The semi-frenzied carnival ride that is Art Week Miami got off to a sultry, be-swarmed start Tuesday evening in Midtown Miami, Wynwood and Miami Beach with the invitation-only opening of more satellite fairs and exhibits and contemporary artwork than anyone could hope to see and, well a carnival ride. Literally.
As eager gaggles of collectors, dealers, art fanciers and assorted party-seekers streamed into the giant, air-conditioned tents that house the Art Asia, Art Miami/CONTEXT, Red Dot, OVERTURE and SCOPE fairs in Midtown — some art-week stalwarts, others newcomers — artist Peter Anton was treating some of the art-curious to a less-restrained kind of show.
Under a colorful tarp on Midtown Boulevard, Anton repurposed a miniature mechanical carnival rollercoaster into a combination ride-installation called Sugar and Gomorrah, involving sculptures of sweets and live models wearing not much. ’Nuff said.
Even though the 11th edition of the week’s main course, the Art Basel Miami Beach fair, doesn’t open inside the convention center until Wednesday, and then only to VIPs, art lovers started gorging early on an improbably rich selection of art that if anything promises to be broader, deeper — and more overwhelming — than usual.
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Inside the Midtown tents, on the graffiti-laden walls of nearby Wynwood, and in the Design Miami pavilion in Miami Beach, was the usual buffet of sensory overload — art new and classic, high and low, by artists famed and unknown. It was nearly all for sale, brought from galleries stretching all the way around the globe, from Istanbul, Shanghai and San Jose, and from some others much closer to home.
Like El Portal. Carol Jazzar Contemporary’s booth at SCOPE, which focuses on young artists, was an early magnet for photographers thanks to an assemblage by North Carolina artist André Leon Gray, who is showing during art week for the first time and seemed nearly stunned to be there.
His piece, There is Always Room at the Top, They Said, alludes to the African-American fight from slavery to today. It features a headless torso on a stool with a dangling chain, wearing boxing gloves and crowned by a cowrie-shell-bedecked brush from a street cleaner that recalls a Masai warrior’s collar.
Nearby, Beatle progeny Julian Lennon, a musician and accomplished photographer of cloudscapes and landscapes, manned his own booth at OVERTURE, which shares a tent with SCOPE and Art Asia. Lennon caused a small media stir when he strolled over to Art Asia to see Chinese artist/designer/musician Simon Ma, who was wearing a white suit and white-rimmed glasses.
Just a block away, Art Miami has grown dramatically, nearly doubling in size to 190 galleries and 250,000 square feet and incorporating CONTEXT, dedicated to emerging artists and cutting-edge work. At the VIP opening, benefitting the Miami Art Museum, the tent was abuzz with some 10,000 artists, collectors and gallerists joyful about the quality of the art, if not — for buyers at least — the price tags.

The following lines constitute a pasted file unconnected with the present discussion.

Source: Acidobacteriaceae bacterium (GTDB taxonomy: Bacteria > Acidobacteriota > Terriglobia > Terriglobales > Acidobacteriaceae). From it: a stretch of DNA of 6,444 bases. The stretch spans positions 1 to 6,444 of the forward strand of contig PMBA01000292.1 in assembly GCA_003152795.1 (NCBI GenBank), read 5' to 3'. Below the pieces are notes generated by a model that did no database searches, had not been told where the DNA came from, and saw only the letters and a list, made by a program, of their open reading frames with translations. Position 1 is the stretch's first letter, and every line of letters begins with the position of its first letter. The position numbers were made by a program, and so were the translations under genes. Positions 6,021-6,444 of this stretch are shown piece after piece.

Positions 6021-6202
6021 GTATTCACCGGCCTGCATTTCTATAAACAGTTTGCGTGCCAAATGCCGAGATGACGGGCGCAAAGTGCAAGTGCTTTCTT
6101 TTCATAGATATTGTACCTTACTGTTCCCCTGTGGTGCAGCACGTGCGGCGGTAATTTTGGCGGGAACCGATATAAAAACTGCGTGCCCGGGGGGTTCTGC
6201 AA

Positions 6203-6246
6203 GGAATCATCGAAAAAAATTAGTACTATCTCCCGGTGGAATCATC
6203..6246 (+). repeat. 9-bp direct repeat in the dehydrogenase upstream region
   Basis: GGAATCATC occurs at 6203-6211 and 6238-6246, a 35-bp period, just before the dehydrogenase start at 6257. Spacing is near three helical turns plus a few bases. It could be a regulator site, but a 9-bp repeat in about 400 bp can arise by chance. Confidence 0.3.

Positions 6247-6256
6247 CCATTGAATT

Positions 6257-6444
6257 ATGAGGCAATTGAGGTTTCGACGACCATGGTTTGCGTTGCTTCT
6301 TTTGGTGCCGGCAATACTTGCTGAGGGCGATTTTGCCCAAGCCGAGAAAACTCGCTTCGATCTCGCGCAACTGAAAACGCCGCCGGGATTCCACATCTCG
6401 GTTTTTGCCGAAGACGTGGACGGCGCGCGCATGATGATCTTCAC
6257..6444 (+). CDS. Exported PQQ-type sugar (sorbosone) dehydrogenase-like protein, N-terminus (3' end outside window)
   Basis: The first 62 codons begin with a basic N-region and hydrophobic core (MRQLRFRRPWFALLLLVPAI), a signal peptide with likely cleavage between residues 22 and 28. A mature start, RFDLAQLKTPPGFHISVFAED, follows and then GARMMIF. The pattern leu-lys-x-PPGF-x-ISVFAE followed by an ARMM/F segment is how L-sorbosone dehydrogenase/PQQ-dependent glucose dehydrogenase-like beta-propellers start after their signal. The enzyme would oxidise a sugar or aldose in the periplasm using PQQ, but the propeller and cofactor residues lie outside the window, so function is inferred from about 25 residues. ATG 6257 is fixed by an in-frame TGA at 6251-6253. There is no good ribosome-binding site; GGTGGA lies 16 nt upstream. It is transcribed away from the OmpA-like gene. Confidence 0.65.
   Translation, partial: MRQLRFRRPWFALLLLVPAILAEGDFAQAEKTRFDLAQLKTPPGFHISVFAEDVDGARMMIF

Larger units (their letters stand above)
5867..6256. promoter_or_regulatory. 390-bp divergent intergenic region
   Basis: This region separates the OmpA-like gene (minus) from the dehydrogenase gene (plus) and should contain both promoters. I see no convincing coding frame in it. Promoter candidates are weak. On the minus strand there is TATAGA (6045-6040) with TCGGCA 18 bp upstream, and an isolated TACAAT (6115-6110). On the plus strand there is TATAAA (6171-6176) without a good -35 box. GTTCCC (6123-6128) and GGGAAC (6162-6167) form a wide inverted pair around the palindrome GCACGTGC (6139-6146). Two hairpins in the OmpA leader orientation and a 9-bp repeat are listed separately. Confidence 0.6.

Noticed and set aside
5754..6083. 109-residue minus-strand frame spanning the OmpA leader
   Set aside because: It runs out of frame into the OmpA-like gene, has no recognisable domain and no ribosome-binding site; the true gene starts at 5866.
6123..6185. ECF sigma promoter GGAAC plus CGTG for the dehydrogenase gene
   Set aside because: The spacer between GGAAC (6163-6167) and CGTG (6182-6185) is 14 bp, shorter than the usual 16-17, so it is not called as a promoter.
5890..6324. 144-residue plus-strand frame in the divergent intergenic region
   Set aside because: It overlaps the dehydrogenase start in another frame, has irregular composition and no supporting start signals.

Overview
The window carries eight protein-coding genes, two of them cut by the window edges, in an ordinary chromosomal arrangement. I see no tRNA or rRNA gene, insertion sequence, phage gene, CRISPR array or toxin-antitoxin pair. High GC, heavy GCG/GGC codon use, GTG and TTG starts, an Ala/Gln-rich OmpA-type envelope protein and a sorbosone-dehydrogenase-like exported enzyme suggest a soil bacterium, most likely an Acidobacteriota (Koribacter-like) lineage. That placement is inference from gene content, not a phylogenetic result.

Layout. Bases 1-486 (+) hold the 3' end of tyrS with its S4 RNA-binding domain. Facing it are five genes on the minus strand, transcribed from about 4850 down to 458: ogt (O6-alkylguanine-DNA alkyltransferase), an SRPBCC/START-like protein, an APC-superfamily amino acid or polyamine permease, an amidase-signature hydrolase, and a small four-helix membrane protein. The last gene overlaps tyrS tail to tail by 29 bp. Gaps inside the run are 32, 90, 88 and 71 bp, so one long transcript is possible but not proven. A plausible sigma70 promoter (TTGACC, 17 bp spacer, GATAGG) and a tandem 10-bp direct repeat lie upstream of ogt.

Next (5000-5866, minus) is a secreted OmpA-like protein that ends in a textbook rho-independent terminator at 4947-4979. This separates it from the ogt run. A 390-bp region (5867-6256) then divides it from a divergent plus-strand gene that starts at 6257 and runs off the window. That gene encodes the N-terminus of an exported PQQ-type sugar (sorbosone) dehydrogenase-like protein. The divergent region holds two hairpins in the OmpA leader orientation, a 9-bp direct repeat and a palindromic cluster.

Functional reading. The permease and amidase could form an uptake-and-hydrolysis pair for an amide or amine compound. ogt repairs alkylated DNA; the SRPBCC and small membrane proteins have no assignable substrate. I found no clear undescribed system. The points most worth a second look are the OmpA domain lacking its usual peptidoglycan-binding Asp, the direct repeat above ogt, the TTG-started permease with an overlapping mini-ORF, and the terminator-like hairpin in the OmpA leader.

“The quality is very high,” said Miami Art Museum supporter Aaron Podhurst. “So are the prices.”
Red sticker dots, meaning the works are sold, popped up at Modernbrook Gallery, where black-and-white photos by Ryan Bush were priced under $1,000. Bigger ticket works were getting some serious attention as well, including a unique screen by Sol Lewitt being eyeballed by Miami developer Jorge Perez.
Works on offer ranged from 11 paintings by Cuban master Wifredo Lam at the Leon Tovar booth, a Chagall for $595,000 at Leslie Smith, and the massive Ladies of the Opera Terrace by James Rosenquist, for $2.75 million — a far cry from the $250,000 it originally fetched in 1985.
Across the causeways at the Miami Beach Convention Center, Design Miami, the official companion event to the Basel fair, opened its doors — actually a mammoth pavilion of inflated tubes entitled Drift, the creation of Snarkitecture of New York — to a bigger-than-ever inaugural crowd drawn by collectible furnishings and objects d’art. By 8 p.m., a line of invitees waiting to get in snaked out of the pavilion entrance. Buyers almost immediately began snapping up pieces, fair director Marianne Goebl said.
“There is a lot of energy and interest,” she said.
Among the hits drawing the well-heeled, cameras in hand: The Bride, a spectacular gold and copper chandelier, cascading floor to ceiling, made by artist Taher Chemirik in a Parisian studio, and yours for $150,000. Or, for $155,000, an American flag table with legs that spell “independence” fashioned from epoxy resin by Gaetano Pesce.
Only in Wynwood, where the family of the late urban revivalist Tony Goldman unveiled a new set of graffiti murals including a tribute to the developer by Shepard Fairey, was the mood subdued in comparison to previous years. His daughter, Jessica, who took over the company, and his widow, Janet, posed for pictures with Fairey, in a Ramones T-shirt, and a throng of Wynwood Walls muralists in front of Fairey’s big new sunbeaming portrait of Goldman.
“It’s bittersweet,” said Fairey. “It’s sad but also amazing to see how much love there is for Tony.”
Audra D.S. Burch and Jane Wooldridge contributed to this report.